NEBOSH in occupational health and safety full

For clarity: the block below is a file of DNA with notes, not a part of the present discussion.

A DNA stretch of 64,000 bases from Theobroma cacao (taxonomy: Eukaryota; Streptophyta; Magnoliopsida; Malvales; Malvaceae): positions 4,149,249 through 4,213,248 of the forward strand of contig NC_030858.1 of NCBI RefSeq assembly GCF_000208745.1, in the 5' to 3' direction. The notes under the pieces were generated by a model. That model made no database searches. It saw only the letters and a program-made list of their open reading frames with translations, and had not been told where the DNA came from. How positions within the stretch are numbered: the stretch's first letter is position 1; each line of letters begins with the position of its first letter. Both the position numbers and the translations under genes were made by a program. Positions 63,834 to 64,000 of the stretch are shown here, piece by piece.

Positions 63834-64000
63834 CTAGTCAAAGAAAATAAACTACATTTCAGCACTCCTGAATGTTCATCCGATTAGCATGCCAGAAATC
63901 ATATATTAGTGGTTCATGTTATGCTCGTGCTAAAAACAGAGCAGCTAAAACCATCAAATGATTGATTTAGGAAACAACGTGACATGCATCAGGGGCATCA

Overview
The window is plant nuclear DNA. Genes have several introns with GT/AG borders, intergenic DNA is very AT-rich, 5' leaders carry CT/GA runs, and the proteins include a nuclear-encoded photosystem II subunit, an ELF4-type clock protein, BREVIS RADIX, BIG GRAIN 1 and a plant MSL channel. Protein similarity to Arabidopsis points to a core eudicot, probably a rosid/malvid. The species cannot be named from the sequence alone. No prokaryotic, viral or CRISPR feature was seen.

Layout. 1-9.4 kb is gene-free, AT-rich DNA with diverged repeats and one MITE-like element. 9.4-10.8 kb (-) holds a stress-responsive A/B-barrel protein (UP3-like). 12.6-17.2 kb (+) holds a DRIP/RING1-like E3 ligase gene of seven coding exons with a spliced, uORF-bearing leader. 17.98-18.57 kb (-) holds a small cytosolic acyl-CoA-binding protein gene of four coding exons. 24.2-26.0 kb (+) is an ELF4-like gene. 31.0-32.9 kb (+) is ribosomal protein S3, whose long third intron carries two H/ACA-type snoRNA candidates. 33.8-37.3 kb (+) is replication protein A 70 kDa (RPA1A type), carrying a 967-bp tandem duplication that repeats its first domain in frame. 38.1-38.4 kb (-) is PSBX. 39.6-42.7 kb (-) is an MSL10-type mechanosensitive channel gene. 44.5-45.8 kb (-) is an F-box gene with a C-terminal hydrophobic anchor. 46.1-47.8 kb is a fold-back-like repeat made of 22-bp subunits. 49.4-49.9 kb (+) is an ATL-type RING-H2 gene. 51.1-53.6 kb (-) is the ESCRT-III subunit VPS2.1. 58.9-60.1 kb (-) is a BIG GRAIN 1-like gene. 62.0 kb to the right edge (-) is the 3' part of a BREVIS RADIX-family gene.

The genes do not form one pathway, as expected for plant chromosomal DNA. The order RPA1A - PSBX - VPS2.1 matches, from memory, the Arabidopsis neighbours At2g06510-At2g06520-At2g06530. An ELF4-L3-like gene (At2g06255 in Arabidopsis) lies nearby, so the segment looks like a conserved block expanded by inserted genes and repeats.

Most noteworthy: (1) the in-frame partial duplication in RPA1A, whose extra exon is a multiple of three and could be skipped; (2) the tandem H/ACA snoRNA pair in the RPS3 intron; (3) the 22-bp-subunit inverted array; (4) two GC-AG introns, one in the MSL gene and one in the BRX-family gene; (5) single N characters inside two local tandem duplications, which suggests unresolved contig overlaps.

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Health and safety foundationsSetting policy for health and safetyOrganizating for health and safetyPromoting a positive health and safety cultureHealth and safety risk assessmentPrinciples of control in health and safetyMovement of People and vehicle RRC Business Training NEBOSH International General Certificate in Occupational Safety and Health Health and Safety Solutions RRC BUSINESS TRAINING 27-37 St George’s Road, London SW19 4DS Tel +44 (0)20 8944 3100 • Fax +44 (0)20 8944 7099 support@rrc.co.uk • www.rrc.co.uk iii THE COURSE WRITER who initially trained as a research chemist and spent years with Courtaulds, first as an R&D scientist and then as a Safety Manager During this time, he gained his NEBOSH Diploma, studying through RRC and later joined the EHS department of an electronic chemicals manufacturer as product regulatory officer He has been a regular NEBOSH Diploma examiner RRC Module No 915.1.3 iii NEBOSH | International General Certificate C O N T E N T S Element Title Health and Safety Foundations Setting Policy for Health and Safety Organising for Health and Safety Page iv Promoting a Positive Health and Safety Culture Health and Safety Risk Assessment Principles of Control in Health and Safety v Movement of People and Vehicles – Hazards and Control Manual and Mechanical Handling Hazards and Control Work Equipment Hazards and Control 10 Electrical Hazards and Control vi 11 Fire Hazards and Control 12 Chemical and Biological Health Hazards and Control 13 Physical and Psychological Health Hazards and Control vii 14 Construction Activities - Hazards and Control 15 Investigation, Recording and Reporting of Health and Safety Incidents 16 Monitoring, Review and Audit of Health and Safety Performance Examination and Assessment Preparation viii Element | Health and Safety Foundations NEBOSH International General Certificate Element | Health and Safety Foundations Contents Page THE MULTI-DISCIPLINARY NATURE OF HEALTH AND SAFETY 1–3 OBSTACLES TO GOOD STANDARDS OF HEALTH AND SAFETY _ 1–4 HEALTH, SAFETY, WELFARE AND ENVIRONMENTAL PROTECTION 1–7 ACCIDENTS AND OTHER EVENTS _ 1–7 HAZARDS AND RISKS 1–9 SIZE OF THE PROBLEM 1–11 DIRECT AND INDIRECT COSTS OF ACCIDENTS AND ILL-HEALTH _ 1–12 THE NEED TO PROVIDE A SAFE PLACE OF WORK, SAFE PLANT AND EQUIPMENT, SAFE SYSTEMS OF WORK, TRAINING AND SUPERVISION, AND COMPETENT WORKERS 1–14 THE EMPLOYER’S BASIC RESPONSIBILITIES 1–16 WORKER’S RESPONSIBILITIES AND RIGHTS _ 1–17 THE CONSEQUENCES OF NON-COMPLIANCE 1–18 ROLE OF ENFORCING AUTHORITIES AND OTHER EXTERNAL AGENCIES 1–18 THE ROLE OF INTERNATIONAL STANDARDS AND CONVENTIONS 1–19 EXTERNAL 1–21 INTERNAL 1–21 © RRC Business Training NEBOSH International General Certificate Health and Safety Foundations | Element INTRODUCTION Most people would agree that poor working conditions of any type have the potential to affect a worker’s health and safety It would also be agreed that our aim should be to eliminate or at least minimise the risk of accident or injury; and to protect workers from the effects of ill-health caused by their working conditions However, those aims are not that simple to achieve in practice Take almost any country in the world and people are still killed either at work or as a result of work activities; many more have non-fatal injuries at work or suffer from work-related ill-health The cost of workplace accidents or diseases is very high There is both a direct cost to the employer in lost working time, medical costs, repair or replacement of equipment, etc., and also a much higher indirect cost which affects the injured or sick workers and their families This element sets out a framework of health and safety by looking at the practical, moral and financial issues surrounding the goal of a safe workplace environment, and the legal and organisational framework which seeks to ensure that goal In doing so, the element is designed to meet the following aims and learning outcomes as specified by NEBOSH for this part of the syllabus for the International Certificate Overall Aims On completion of this element, you should understand: • The scope and nature of occupational health and safety • The moral, legal and economic reasons for promoting good standards of health and safety within an organisation • The role of national governments and international bodies in formulating a framework for the regulation of health and safety • The basis of a system for managing health and safety • The costs of failing to manage health and safety Specific Intended Learning Outcomes When you have worked through this element, you will be able to: • Explain briefly the moral/social, legal and economic bases for maintaining good standards of health and safety • Outline the roles and responsibilities of employers and workers • Identify sources of information on health and safety • Outline the key elements of a health and safety management system NEBOSH International General Certificate © RRC Business Training Examination and Assessment Preparation PRINCIPAL FEATURES OF A SAFETY INSPECTION What is a Safety Inspection? A safety inspection is generally taken to mean a scheduled inspection of a workplace or work area by a person from within the organisation, possibly accompanied by an external specialist A safety inspection examines, for instance, working practices, levels of housekeeping, structural safety aspects, fire protection arrangements, environmental factors, the safety aspects of work equipment, potential health risks and the adequacy of welfare amenity provisions The principal objective is to identify hazards at a particular point in time Imagine, right now, that you have been asked to carry out a safety inspection of your working area Take no more than three to four minutes to list the points you would be looking for Having completed this activity, how many points did you list? Did you reach double figures? Very few people in the time available Did you consider basic points such as tripping hazards, fire risks, overloaded electrical points, poor lighting, slippery floors, dangerous staircases and defective hand tools? Look around you Answer the following questions (a) Can you see a fire appliance and a FIRE EXIT sign? (b) Are there trailing flexes to electrical equipment? (c) Is the working area heavily congested with: Stored goods Raw materials Items of equipment and furniture? (d) Is there a risk of slips, trips and falls? (e) Is there a risk of things falling on to people below? (f) Can you see any hazardous substances in cans, bottles and other containers? (g) Is the level of lighting adequate for the jobs people are doing? (h) Are people lifting things correctly? (j) Are there any unguarded machinery hazards? (k) Are people wearing/using personal protective equipment correctly? Note that many more questions could have been asked These two activities will have increased your awareness of the sort of things to be considered when carrying out a safety inspection Many people use a standard form or checklist for this exercise This © RRC Business Training NEBOSH International General Certificate Examination and Assessment Preparation practice is acceptable, but the problem is that in most cases people carrying out an inspection only consider the points raised in the checklist and can miss hazards which are not listed examination of the workplace on a room-by-room or A safety inspection therefore entails a area-by-area basis, including the observation of working practices which may or may not be incorporated in a formally-written safe system of work ‘Hazard’ and ‘Risk’ One definition of the term ‘ is ‘the result of a departure from the normal situation which has the potential to cause death, injury, damage or loss’ Hazards can take many forms and will present different levels of risk ’, on the other hand, is defined as ‘the probability or likelihood of a hazard leading to personal ‘ injury and the severity of that injury’ Classification of Hazards Hazards may take many forms The main types of hazard include those associated with: Fire Machinery Electricity Environmental factors Manual handling Mechanical handling Slips, trips and falls Workplace layout Falling objects Airborne contaminants Work at heights Work below ground level Pressure systems Hazardous substances Noise and vibration Vehicle operations Structural features Unsafe practices Radiation Housekeeping Access Storage systems Workstation layouts Biological agents Personal protective equipment Hand tools Animals ‘Safe Place’ and ‘Safe Person’ Strategies Accidents at work are frequently associated with unsafe of work and unsafe on the part of people at work Detailed below are some questions you should be considering when undertaking a safety inspection of a workplace or work area (1) A strategy is aimed at reducing the objective danger in a workplace and takes into account the following factors: • Are the premises clean? Are the workplace, equipment, systems and devices maintained in an efficient state, efficient working order and in good repair? Are floors in good condition and free of obstructions? Are floor openings adequately protected against falls? NEBOSH International General Certificate © RRC Business Training Examination and Assessment Preparation Is there a risk of someone falling out of a window? Are staircases safe and fitted with a handrail? Is an adequate level of lighting provided? Is the workplace too hot or too cold? • Are machines adequately guarded and fitted with appropriate safety devices? Are power sources to machinery properly connected? Can machinery and plant be cleaned safely? Are machines maintained in an efficient state, efficient working order and in good repair? Is there a formally documented planned preventive maintenance schedule for machinery? Are hand tools in a good condition, well-maintained and used correctly? • Are the various operations carried out safely? Look at, particularly: Manual handling The driving of fork lift trucks The storage of raw materials and finished products Ergonomic aspects of machine operation The use of hazardous substances • Are materials being handled safely? Are some of the materials dangerous, such as radioactive substances, chemical substances or biological agents? Are these substances correctly packaged and labelled? Is there adequate information on the safe handling of materials and substances? • Are safe systems of work established for potentially hazardous operations? Are these safe systems of work followed implicitly? Is a Permit-to-Work system used where there is a high degree of foreseeable risk? • Are access roads and internal gangways kept clear, maintained and well-lit? Are specific provisions made for ensuring safe work at heights and below ground level, e.g scaffolds, mobile access equipment, protection of excavations? Are ladders well-maintained and used correctly? © RRC Business Training NEBOSH International General Certificate Examination and Assessment Preparation • Is the level of safety supervision adequate? Are line managers adequately trained in their health and safety duties? • Are competent persons, e.g for electrical maintenance work, clearly identified? Are operators adequately informed, instructed and trained in safe systems of work? Are First Aiders adequately trained? (2) We also need to consider strategies in a safety inspection These strategies are concerned with increasing people’s perception of risk In your inspection it may be appropriate to consider the following factors: • Vulnerable groups are: Young persons Pregnant women Disabled persons Are they exposed to specific risks? Do such persons need to receive some form of medical or health surveillance? Are specific provisions made for the supervision of vulnerable groups? • Is there a risk of occupational skin conditions through poor levels of personal hygiene? Are adequate welfare amenity facilities provided? Is there a prohibition on the consumption of food and drink in working and storage areas? • Does personal protective equipment (PPE) provided meet the requirements necessary for the particular hazards and risks of the workplace? Is there a formal procedure for selection and assessment of PPE? Do those workers exposed to risks wear their PPE correctly and all the time that they are exposed to risks? • Do operators behave safely during their work? Were any unsafe practices noted? NEBOSH International General Certificate © RRC Business Training Examination and Assessment Preparation (a) Take a notebook and inspect your working area, making a note of all the hazards you can see within the above categories Take into account the and strategies outlined above Start at the entrance and work your way round Don’t forget to note both and working practices (b) Do any of the hazards you have identified come within the above categories? (c) Do you know what needs to be done to prevent or control exposure to the hazards you have identified? (d) Is it possible to evaluate the risks arising from these hazards on the basis of or ? , (e) List those high risk situations which need immediate attention and the action required (f) Add an indication of whether these situations can be dealt with on a or basis , Now that you have completed this exercise, which should take about 45 minutes, you are well on the way to completing a Practical Assessment Report Form © RRC Business Training NEBOSH International General Certificate Examination and Assessment Preparation COMPLETING THE PRACTICAL ASSESSMENT REPORT FORM You are supplied with copies of the Practical Assessment Report Form prior to the inspection This form must be completed during the inspection which should take between 30 to 45 minutes (see Appendix B) The Practical Assessment Report Form incorporates four elements: • Here you are required to list any hazards, unsafe practices and good practice are adequately described A ‘hazard’ is defined as ‘something with the potential to cause harm’ Here are a few examples: It is vital that − Risk of slips, trips and falls due to the defective state of the floor finish − Risk of head and body injuries due to careless high level storage of hand tools and items of equipment − Risk of fire due to the haphazard storage of flammable wastes It is not good enough to merely describe a hazard as ‘defective floor’, ‘bad storage’ or ‘fire risk’ Similar requirements apply in the case of Here are a few examples: − Risk of injury to workers due to careless fork lift truck driving − Risk of fire due to workers smoking in designated “No Smoking” areas − Risk of falls from a height due to the dangerous pitch of a ladder should also be commented upon where appropriate • The objective of this column of the Practical Assessment Report Form is to state, in sufficient detail, the action required by management to eliminate or control hazards and unsafe working practices Short statements, such as “Fit a guard ” or “Segregate the area” are inadequate Here are a few examples: − Storage areas should be clearly marked out and gangways kept clear at all times − The adjustable guard to the circular saw should be reinstated and maintained in position during use − Workers should be trained in the correct use of ladders and supervised where such work is carried out − The level of artificial lighting in the storage area should be increased (for example, to a minimum of 200 Lux) − A planned preventive maintenance system should be installed • The second and fourth columns should indicate the priority and timescale of action required in respect of each observation A coding system is recommended, such as: H - Immediate action NEBOSH International General Certificate © RRC Business Training Examination and Assessment Preparation M - Medium-term action (i.e action within the next 14-28 days) L - Long-term action (i.e action within the next 12 months) An example of a completed Practical Assessment Report Form is shown in Appendix C Criteria for Assessment In order to score well in this part of the practical assessment, you must pay considerable attention to the criteria for assessment and maximum marks awardable shown in the Assessor’s Marking Sheet under the heading OBSERVATIONS (see Appendix A) Important features of these criteria are outlined below • A workplace inspection will normally identify a range of hazards, of which some are well controlled and others need remedial action To score well in this element of the practical assessment, you must show evidence of having paid attention to both and hazards which could arise include those relating to fire, the use of electricity, structural features, will depend upon environmental features, layout and housekeeping The more the type of workplace being inspected For instance, in a workshop it is common to identify hazards associated with machinery, electrical appliances, materials, vehicle maintenance and flammable substances In an office, the more common hazards are those arising from the use of display screen equipment, electrical appliances and access equipment • Providing hazards are well-described, you should be able to score highly in this element if you identify around 15 to 20 hazards • Marks are awarded on the basis of the priority of action allocated in respect of the stated remedial action should be specified where there is risk of serious or imminent danger, or where there is a flagrant breach of legal requirements should be specified where hazards can be eliminated or controlled without the need for capital expenditure, and where there is no serious or imminent danger present situations could include those where there may be a need, for example, for the provision of information, instruction and training, the writing of a safe system of work or the introduction of health surveillance This category may also cover situations where some form of medium-term allocation of resources is necessary • Many candidates lose marks in this element of the report by failing to give sufficient information on the remedial action necessary and how urgent this action is Fundamentally, this element should provide the person undertaking the remedial action, who may not be aware of the legal and other requirements, with sufficient information to complete the action required Remedial action must be cost-effective and realistic © RRC Business Training NEBOSH International General Certificate Examination and Assessment Preparation THE REPORT TO MANAGEMENT Many candidates obtain low marks in this part of the Practical Assessment because of their inability to prepare a well-structured report and also their failure to write a report which would motivate a senior manager to take action, including the allocation of resources directed at eliminating or controlling hazards What is a Report? A report is defined as a written record of activities based on authoritative sources, written by a qualified person and directed towards a predetermined group In the preparation of the report always remember that the recipient may not be aware of technical or abbreviated terms Avoid the use of technical jargon! Broadly, a report is of an impersonal nature; it states the facts or findings of the writer and, most importantly, makes recommendations for immediate and future action, indicating, in some cases, the need for financial approval It should incorporate a title indicating the location and date of the inspection, an introduction, the findings of the author, recommendations as to immediate, short-term and long-term action and a conclusion which summarises the main findings and recommendations A report should provide the recipient with sufficient information on matters which require his attention, including breaches of the relevant legal provisions, the remedial action necessary and the financial implications of implementing this remedial action Writing the Report to Management This part of the Practical Assessment is completed on lined paper in your own handwriting A maximum of 45 marks is awardable for this report, which should be approximately 500 to 750 words in length For average handwriting, this equates to two or three sides of A4 paper Remember that there is no standard format for your Report to Management Study carefully the example of a completed Report shown in Appendix D Note how all the guidance notes given above are incorporated into the report, and spend a few minutes comparing and relating the completed Practical Assessment Report Form (Appendix C) with the Report to Management in Appendix D Criteria for Assessment There are five elements in the assessment of this report (see Appendix A) • Reference to the Practical Assessment Report Form will identify those hazards rated at Priority Where possible, these hazards should be grouped under specific headings, such as fire hazards, electrical hazards and structural hazards, and reference made to the urgent action required • This section of the report should be focused around your awareness to the cost and the general implications surrounding the remedial actions you suggest following your review of the workplace You are not, however, expected to know the precise costs for a training course if this NEBOSH International General Certificate © RRC Business Training Examination and Assessment Preparation is a point you are wishing to raise, but you are expected to demonstrate the magnitude of what is required , for example a few hours work-based training sufficient to resolve issues rather than a formal training course lasting several days If you suggest an item needs replacing due to damage consider whether this is the most cost effective approach, is the object old or worn? Would it be more cost-effective to fix rather than replace it? Your suggestions should allow the management team to decide on whether action should be taken In addition to the cost of the action required, an indication of priority of action (with suggested timescale, if reasonable), and suitable person(s) to carry out actions should be included Being an element of your examination, you are not able to reference books or publications as you would in your everyday working life In order to gain marks in this area of your report you must identify the international standards and conventions you have covered in this International Certificate course and relay these in your report to management • There is no standard format for this element of the Report to Management However, you should take into account the guidance notes we gave earlier Remember that the recipient may not be familiar with legal and technical terminology or abbreviated terms commonly used by health and safety practitioners • The basic question to be considered here is: “Would this report motivate a manager to take immediate action or not?” On this basis, the report must be concise, written in language that he understands and free from minor or trivial observations and recommendations The report should specify why action is required and the benefits to be derived by the implementation of the recommendations © RRC Business Training NEBOSH International General Certificate Examination and Assessment Preparation APPENDIX A - PRACTICAL ASSESSMENT MARKING SHEET INTERNATIONAL GENERAL CERTIFICATE Assessor’s marking sheet THE PRACTICAL ASSESSMENT Candidate Number I Candidate’s Name Examination Centre _ Date of practical assessment _ / _ / Name of Assessor Maximum marks available Assessor’s marks NEBOSH moderated marks (if applicable) OBSERVATIONS Range of issues identified Number of hazards identified 20 Identification of immediate, medium and long-term actions 10 Suitability of remedial action/time scales 20 REPORT TO MANAGEMENT Selection of topics for urgent management action 10 Consideration of cost implications Identification of possible breaches of international standards Presentation of information 10 Effectiveness in convincing management to take action 15 TOTAL MARKS Outcome: SATISFACTORY (60% or more) 100 UNSATISFACTORY (less than 60%) please not write in this box Date assessed Assessor’s signature / _ / _ _ Date received by programme organiser / _ / _ Date received by NEBOSH (if applicable) / _ / _ NEBOSH International General Certificate © RRC Business Training Examination and Assessment Preparation APPENDIX B - SAMPLE PRACTICAL ASSESSMENT REPORT FORM INTERNATIONAL GENERAL CERTIFICATE Candidate’s observation sheet THE PRACTICAL ASSESSMENT Sheet Number of Candidate’s Name Candidate Number I Place inspected Date of inspection Observations List hazards, unsafe practices and good practices Priority/ risk (H, M, L) _ / _ / _ Actions to be taken (if any) List any immediate and longer-term action required Time scale (immediate, week, etc) Please use a continuation sheet if necessary © RRC Business Training NEBOSH International General Certificate Examination and Assessment Preparation APPENDIX C - EXAMPLE OF A COMPLETED PRACTICAL ASSESSMENT REPORT FORM INTERNATIONAL GENERAL CERTIFICATE Candidate’s observation sheet THE PRACTICAL ASSESSMENT Sheet Number of Candidate’s Name Candidate Number I Place inspected Date of inspection Engineer’s workshop and store Observations List hazards, unsafe practices and good practices Engineer’s workshop Fire risk due to the storage of flammable substances on the bench Priority/ risk (H, M, L) _ / _ / _ Actions to be taken(if any) List any immediate or longer-term action required Time scale (immediate, week, etc) H All flammable items to be stored in a fireproof cabinet Immediate Risk of injury in case of fire due to the current obstruction of the fire exit with an oil drum H Drum to be removed and exit kept clear at all times Immediate Slipping hazards due to untreated oil spillages on the floor H The floor should be cleaned and subject to regular cleaning Immediate Health risk due to the practice of preparing beverages on a dirty bench H This practice should be prohibited Immediate Health risk due to inadequate ventilation M Mechanical ventilation capable of achieving 10 air changes per hour should be installed within 1428 days Risk of eye and face injury due to operator not wearing visor provided H Requirements relating to the wearing of visor should be enforced Immediate Risk of injury from falling items due to overloaded state of the storage racking H Storage racking should be reorganised Immediate M Further racking should be installed H Training in safe manual handling should be provided and posters depicting correct techniques displayed within 1428 days Immediate Risk of back injury due to operators not lifting heavy items correctly NEBOSH International General Certificate © RRC Business Training Examination and Assessment Preparation Observations List hazards, unsafe practices and good practices Priority/ risk (H, M, L) Actions to be taken(if any) List any immediate and longer-term action required Time scale (immediate, week, etc) Risk of electrocution due to the defective and dangerous state of the flex on the electric drill H The flex should be renewed Immediate Risk of finger amputation due to the lack of a fixed guard to the metal-cutting guillotine H A fixed guard should be installed Immediate Risk of falls from a height due to the dangerous state of the wooden ladder stored in the corner of the workshop adjacent to the fire exit H The wooden ladder should be destroyed and replaced with a new ladder Immediate Risk of fire due to the storage of flammable refuse in plastic sacks H A metal container with close fitting lid and suitably marked for such storage should be provided Immediate The sanitation and washing area at the rear of the workshop is in a dirty condition H This area should be cleaned and redecorated Immediate No facilities are provided for the storage of clothing not worn during working hours, for the changing of clothing, for rest and the taking of meals L A new amenity area should be provided to meet the current legal requirements I would be pleased to advise management on the design of this area Within next 12 months The standard of housekeeping is appalling, creating numerous fire, tripping and contact hazards H The store should be cleared, superfluous items disposed of, and further racking and shelves installed Immediate Health risks due to the storage of chemical substances in unmarked mineral water bottles H The bottles and their contents should be destroyed Immediate Fire and explosion risk due to the storage of welding gas cylinders H The cylinders should be removed and stored separately in purpose-built enclosure Immediate © RRC Business Training NEBOSH International General Certificate Examination and Assessment Preparation APPENDIX D - EXAMPLE OF A COMPLETED REPORT TO MANAGEMENT An inspection of the Engineer’s Workshop and Store was carried out on Friday, 6th June 2003 with a view to assessing current safety standards and identifying any unsafe acts and conditions Generally, the standard of safety was poor and there are a number of issues which require urgent management attention as indicated below Those matters requiring urgent management attention are outlined below A number of fire hazards were present as a result of unsatisfactory working practices, including the storage of flammable substances on a workbench, the storage of flammable refuse in plastic refuse sacks and the use of the store for storage of welding gases (which should be kept in a special area) Additionally, one of the fire exits was blocked which could prevent an emergency evacuation The standard of housekeeping in the store is not satisfactory to control risks There are numerous fire, tripping and contact hazards due to the fact that the store is far too small for the range of items stored The shortage of storage racking means that many items are stacked on the floor causing tripping hazards and blocking fire escape routes The racking that is provided is overloaded and unstable Serious injury could result if the racking collapsed Several items of machinery and equipment are in a dangerous state due to the absence of guarding and inadequate maintenance The guard to the metal-cutting guillotine has been removed and a wooden ladder is in a highly dangerous state with three damaged rungs Using the equipment in this condition could result in a very serious injury Due to the lack of safety awareness by staff in this workshop, a number of unsafe practices were noted, including failure to clear oil spillages, the preparation of beverages on a dirty workbench, failure to wear full face protection whilst welding, unsafe manual handling practice and the storage of chemicals in unmarked mineral water bottles All of these practices can be associated with poor supervision and a lack of training in the appropriate safe working practices The toilet and hand washing area is in a particularly dirty state and requires urgent cleaning and redecoration It was also noted that there is no provision made for the storage and changing of clothing, for rest and taking meals NEBOSH International General Certificate © RRC Business Training Examination and Assessment Preparation There is clear evidence that little attention has been paid to maintaining good standards of health and safety performance in this area for some time Because of the poor standard of provision of engineering facilities, staff have had to work under difficult conditions in order to fulfil their duties There are a number of problems and failures which could result in enforcement action Vast improvements in the standard of cleanliness and housekeeping, the control of fire, chemical and equipment hazards, however, could be brought about rapidly through improved supervision and minimal expenditure On a long-term basis there is a need to consider future workshop arrangements, including the provision of more working space together with better storage and welfare arrangements The following recommendations should be implemented Whilst unsatisfactory working practices can be eliminated at no cost through improved management control, there is an urgent need to provide a separate gas cylinder storage area This might entail a high level of expenditure which has to be approved by the Managing Director These improvements should be implemented as soon as possible by the Workshop Manager and Store Supervisor The store requires completely clearing and the provision of extra racking to permit storage off the floor This could be installed at minimal cost (unused racking on the workshop floor can be taken into the store) This work can be carried out, along with the disposal of unwanted items, at the next shutdown by the maintenance staff All staff must be instructed in the importance of reporting hazards immediately An informal talk by the Workshop Manager should be held in the next week to highlight the dangers of using unguarded machinery and defective equipment It is recommend that all staff attend a one-day training course on Workshop Safety in the near future The contents of the course to be agreed with the Managing Director These recommendations can be implemented at little or no cost The toilets and washing facilities should be cleaned immediately by the contracted cleaners Quotes for the refurbishment/improvement of the welfare facilities should be obtained with a view to providing good rest, changing and washing facilities The Maintenance Manager should seek out suitable contractors and obtain quotes As this will entail capital expenditure, so it should be an item for the next Directors meeting Date 12/8/2003 © RRC Business Training Signature J S Cox NEBOSH International General Certificate ... Element Title Health and Safety Foundations Setting Policy for Health and Safety Organising for Health and Safety Page iv Promoting a Positive Health and Safety Culture Health and Safety Risk Assessment... Activities - Hazards and Control 15 Investigation, Recording and Reporting of Health and Safety Incidents 16 Monitoring, Review and Audit of Health and Safety Performance Examination and Assessment... and safety management system NEBOSH International General Certificate © RRC Business Training Element | Health and Safety Foundations THE NATURE AND SCOPE OF HEALTH AND SAFETY Health and safety